MAKEOVER, MAKEOVER…MAKEOVER! *clap*clap*clap*
Barbara’s Totally Teen Slumber Party continues at her sweet palatial penthouse. She’s drinking a lot (like Reggie, also an addict, NBD), and gets really creepy on Selina as she repeatedly tells the young Catwoman just how beautiful she is, which is even more uncomfortable for Selina than it is for me to watch. Barbara decides to have a princess makeover party, and starts giving away her pretty clothes to Selina and Ivy even though I’m pretty sure that none of them are the same size. Ivy takes a nice green jacket while Barbara lures Selina into the bathroom for makeup. Barbara tells Selina that her beauty is a weapon that she can use to get she wants, to which Selina replies: “Oh yeah? What good’s it done for you?” and then walks out.
As weird and creepy and unhealthy as that whole thing was, it was totally worth it for Selina’s mic-drop burn at the end.
“The Red Hood” is hardly the first Gotham episode to riff on the Robin Hood thing, or the mask-as-symbol thing. It is, however, the first episode to do so in a compelling and interesting way that actually demonstrates this ideas, rather than forcefully tacking it on through a throwaway line of dialogue. This episode also demonstrated thematic unity, pretty much every storyline explored ideas of identity in some way, shape, or form:
- The Red Hood is obvious;
- Alfred was confronted with the person that he was and forced to reconcile that with who he was become and who he’d like to be, particular in seeing himself in Reggie’s sparring session with Bruce;
- Barbara is grappling for identity and control all over the place, and is trying to project that onto Ivy and Selina;
- Ivy, of course, claimed a green jacket;
- Fish has always relied on her wiles and bargaining skills and has never really been challenged, until now, where she was forced to make a pretty major sacrifice;
- Brainwashed or not, Butch is at a particular crossroads in his life and has to decide who he is without Fish;
- Penguin thought he had it made, but it turns out that he’s kind of aimless now that he’s not a triple-agent snitch. He learns to accept the idea of working with Butch, instead of constantly trying to hold something over everyone to manipulate for personal gain.
The only people not struggling with a sense of identity this week were Gordon and Bullock, and that’s because they were too busy doing actual interesting detective work—which, on this show, is actually kind of an identity crisis.
The other aspect of “The Red Hood” that was missing in most other episodes was a sense of stakes. Even before Fish gouged her eyeball out, and even before Alfred got stabbed, there was an elevated sense of drama and tension this week that very clearly stated this matters. this is important. this might not go the way you think. For the majority of the season, Gotham has struggled with a sense of stagnancy. In terms of the characters, very little actually changes from episode to episode, which means there’s no reason to be invested or concerned for their physical or emotional well-being. Granted, in a serialized TV show like this, you can’t have people changing too much (at least not every week), but 18 episodes into the season, I’ve pretty much given up expecting something of actual consequence to happen in anyone’s life. For the most part, everyone is already who they are and who they’re going to be, and they’re just spinning their wheels until Batman shows up.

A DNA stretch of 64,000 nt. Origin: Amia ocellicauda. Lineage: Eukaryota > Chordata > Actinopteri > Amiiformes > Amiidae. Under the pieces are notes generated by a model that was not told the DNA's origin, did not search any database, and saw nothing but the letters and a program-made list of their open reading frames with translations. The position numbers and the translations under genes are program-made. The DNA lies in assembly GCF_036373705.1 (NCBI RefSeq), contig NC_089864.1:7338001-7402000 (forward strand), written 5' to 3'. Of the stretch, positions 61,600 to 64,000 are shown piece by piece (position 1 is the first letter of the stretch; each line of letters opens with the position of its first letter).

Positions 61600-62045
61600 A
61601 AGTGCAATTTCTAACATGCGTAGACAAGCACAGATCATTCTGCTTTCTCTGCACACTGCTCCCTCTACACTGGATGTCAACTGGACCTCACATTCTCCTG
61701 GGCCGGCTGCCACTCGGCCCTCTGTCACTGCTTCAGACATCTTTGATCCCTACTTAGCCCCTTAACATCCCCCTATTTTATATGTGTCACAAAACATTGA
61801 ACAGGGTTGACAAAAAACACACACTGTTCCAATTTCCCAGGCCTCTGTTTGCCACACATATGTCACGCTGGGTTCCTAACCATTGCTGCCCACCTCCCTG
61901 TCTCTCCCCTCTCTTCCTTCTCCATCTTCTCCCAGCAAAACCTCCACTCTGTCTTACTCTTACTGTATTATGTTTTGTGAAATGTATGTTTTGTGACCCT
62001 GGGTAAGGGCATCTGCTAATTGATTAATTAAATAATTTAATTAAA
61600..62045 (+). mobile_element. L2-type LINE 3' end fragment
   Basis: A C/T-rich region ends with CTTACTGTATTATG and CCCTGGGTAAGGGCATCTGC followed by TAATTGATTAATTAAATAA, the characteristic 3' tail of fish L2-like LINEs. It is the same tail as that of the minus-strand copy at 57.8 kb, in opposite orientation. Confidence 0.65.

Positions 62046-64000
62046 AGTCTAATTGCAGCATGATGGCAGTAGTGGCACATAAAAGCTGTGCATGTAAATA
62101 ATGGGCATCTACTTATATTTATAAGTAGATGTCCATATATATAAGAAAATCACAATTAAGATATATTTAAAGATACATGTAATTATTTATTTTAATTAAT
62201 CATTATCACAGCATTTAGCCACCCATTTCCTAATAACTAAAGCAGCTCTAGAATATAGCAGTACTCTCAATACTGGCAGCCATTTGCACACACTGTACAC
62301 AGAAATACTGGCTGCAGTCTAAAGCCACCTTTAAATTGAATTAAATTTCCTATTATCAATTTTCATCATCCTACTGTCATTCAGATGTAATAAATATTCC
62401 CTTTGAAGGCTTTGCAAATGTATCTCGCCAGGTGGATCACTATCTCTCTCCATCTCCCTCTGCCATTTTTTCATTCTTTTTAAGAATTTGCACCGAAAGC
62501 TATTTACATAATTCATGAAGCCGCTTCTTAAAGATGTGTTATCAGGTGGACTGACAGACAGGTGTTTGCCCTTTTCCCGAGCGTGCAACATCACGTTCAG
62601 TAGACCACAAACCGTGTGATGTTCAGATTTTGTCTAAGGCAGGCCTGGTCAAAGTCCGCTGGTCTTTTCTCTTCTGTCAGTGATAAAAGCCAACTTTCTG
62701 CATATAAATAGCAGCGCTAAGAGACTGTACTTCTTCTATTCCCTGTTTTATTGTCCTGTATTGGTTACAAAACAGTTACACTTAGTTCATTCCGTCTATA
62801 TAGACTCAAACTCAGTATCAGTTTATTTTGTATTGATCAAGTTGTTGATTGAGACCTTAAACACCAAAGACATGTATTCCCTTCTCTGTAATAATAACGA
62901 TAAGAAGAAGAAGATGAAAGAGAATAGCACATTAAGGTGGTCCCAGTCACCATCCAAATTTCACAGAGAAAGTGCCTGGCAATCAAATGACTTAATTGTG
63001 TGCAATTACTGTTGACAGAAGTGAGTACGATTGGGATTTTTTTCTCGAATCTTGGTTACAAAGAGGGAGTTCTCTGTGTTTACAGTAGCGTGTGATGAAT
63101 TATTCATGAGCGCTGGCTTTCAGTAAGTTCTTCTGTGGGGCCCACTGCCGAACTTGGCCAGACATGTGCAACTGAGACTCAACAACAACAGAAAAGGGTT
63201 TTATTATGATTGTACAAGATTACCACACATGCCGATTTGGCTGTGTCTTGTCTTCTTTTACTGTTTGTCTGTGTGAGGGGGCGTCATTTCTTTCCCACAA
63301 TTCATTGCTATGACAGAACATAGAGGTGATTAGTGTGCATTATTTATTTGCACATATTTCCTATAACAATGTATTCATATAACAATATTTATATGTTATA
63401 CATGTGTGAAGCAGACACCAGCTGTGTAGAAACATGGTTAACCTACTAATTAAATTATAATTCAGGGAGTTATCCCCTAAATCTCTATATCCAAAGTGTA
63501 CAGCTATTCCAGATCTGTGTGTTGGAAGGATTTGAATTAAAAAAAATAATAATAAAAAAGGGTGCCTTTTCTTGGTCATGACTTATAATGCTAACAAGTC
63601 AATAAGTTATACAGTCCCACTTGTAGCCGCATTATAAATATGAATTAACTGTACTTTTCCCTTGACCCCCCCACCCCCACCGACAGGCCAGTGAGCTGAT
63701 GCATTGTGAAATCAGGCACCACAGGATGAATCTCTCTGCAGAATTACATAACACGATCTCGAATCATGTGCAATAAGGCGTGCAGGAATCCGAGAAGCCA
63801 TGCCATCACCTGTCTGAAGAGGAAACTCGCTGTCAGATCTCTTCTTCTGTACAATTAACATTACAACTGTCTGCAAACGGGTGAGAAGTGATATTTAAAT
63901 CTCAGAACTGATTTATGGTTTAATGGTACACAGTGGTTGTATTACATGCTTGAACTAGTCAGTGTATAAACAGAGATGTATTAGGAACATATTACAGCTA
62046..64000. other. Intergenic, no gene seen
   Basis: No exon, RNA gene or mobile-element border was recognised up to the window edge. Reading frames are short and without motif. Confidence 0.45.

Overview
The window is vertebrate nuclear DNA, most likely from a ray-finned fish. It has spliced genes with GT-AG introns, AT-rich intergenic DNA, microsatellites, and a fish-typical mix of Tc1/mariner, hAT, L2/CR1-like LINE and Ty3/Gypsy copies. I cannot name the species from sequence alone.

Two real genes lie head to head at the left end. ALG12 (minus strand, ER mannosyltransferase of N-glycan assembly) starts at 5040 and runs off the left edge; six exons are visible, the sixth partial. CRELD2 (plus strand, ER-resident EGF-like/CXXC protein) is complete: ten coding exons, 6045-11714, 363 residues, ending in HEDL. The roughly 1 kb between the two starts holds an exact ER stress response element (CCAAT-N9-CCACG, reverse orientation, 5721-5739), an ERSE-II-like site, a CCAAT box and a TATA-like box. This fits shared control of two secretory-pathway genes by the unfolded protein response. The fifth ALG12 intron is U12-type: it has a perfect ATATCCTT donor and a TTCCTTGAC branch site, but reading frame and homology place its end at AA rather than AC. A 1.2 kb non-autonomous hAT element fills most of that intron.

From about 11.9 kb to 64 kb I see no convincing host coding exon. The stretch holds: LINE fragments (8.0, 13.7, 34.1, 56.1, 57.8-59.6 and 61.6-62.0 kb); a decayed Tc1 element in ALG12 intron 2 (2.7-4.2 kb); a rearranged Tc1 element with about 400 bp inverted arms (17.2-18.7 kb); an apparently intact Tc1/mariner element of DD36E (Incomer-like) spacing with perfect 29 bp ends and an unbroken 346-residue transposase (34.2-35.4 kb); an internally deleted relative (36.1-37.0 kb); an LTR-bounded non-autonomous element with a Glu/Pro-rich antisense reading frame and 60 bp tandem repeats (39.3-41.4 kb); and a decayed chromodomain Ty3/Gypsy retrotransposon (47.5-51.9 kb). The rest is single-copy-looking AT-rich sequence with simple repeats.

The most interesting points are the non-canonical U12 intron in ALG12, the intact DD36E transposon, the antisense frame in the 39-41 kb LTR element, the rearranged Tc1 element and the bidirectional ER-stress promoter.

But the stakes and tension in “The Red Hood” made it feel like something was actually happening—even if I didn’t expect that “something” to be as dire and grotesque as it was. “Lovecraft,” had a similar feeling of excitement, but that was to be expected with a climactic mid-season finale, or the second half of a two-parter (which is where “Scarecrow” failed). “The Red Hood” was neither one of those episodes, and it still felt like compelling TV, where important things happen to characters we care about and we need to know what happens next.
That was the Gotham I’ve been waiting to see (and that’s also how you tease and explore the idea of the Joker).
Thom Dunn is a Boston-based writer, musician, homebrewer, and new media artist. Thom enjoys Oxford commas, metaphysics, and romantic clichés (especially when they involve whiskey and robots). He is a graduate of Clarion Writer’s Workshop at UCSD, and he firmly believes that Journey’s “Don’t Stop Believing” is the single worst atrocity committed against mankind. Find out more at thomdunn.net